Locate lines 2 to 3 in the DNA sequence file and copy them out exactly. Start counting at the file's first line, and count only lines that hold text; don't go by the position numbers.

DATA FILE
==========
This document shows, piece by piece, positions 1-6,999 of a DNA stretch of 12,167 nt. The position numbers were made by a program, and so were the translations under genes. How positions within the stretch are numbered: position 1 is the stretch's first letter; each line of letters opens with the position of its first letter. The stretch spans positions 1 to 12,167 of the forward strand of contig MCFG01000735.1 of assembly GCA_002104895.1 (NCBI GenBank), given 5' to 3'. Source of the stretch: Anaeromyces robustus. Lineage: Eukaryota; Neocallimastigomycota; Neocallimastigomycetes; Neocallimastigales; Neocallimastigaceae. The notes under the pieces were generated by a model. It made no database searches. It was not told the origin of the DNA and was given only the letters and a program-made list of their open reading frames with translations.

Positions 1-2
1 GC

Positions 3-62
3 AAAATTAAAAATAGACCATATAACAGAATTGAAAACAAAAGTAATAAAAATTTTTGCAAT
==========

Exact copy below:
Positions 1-2
1 GC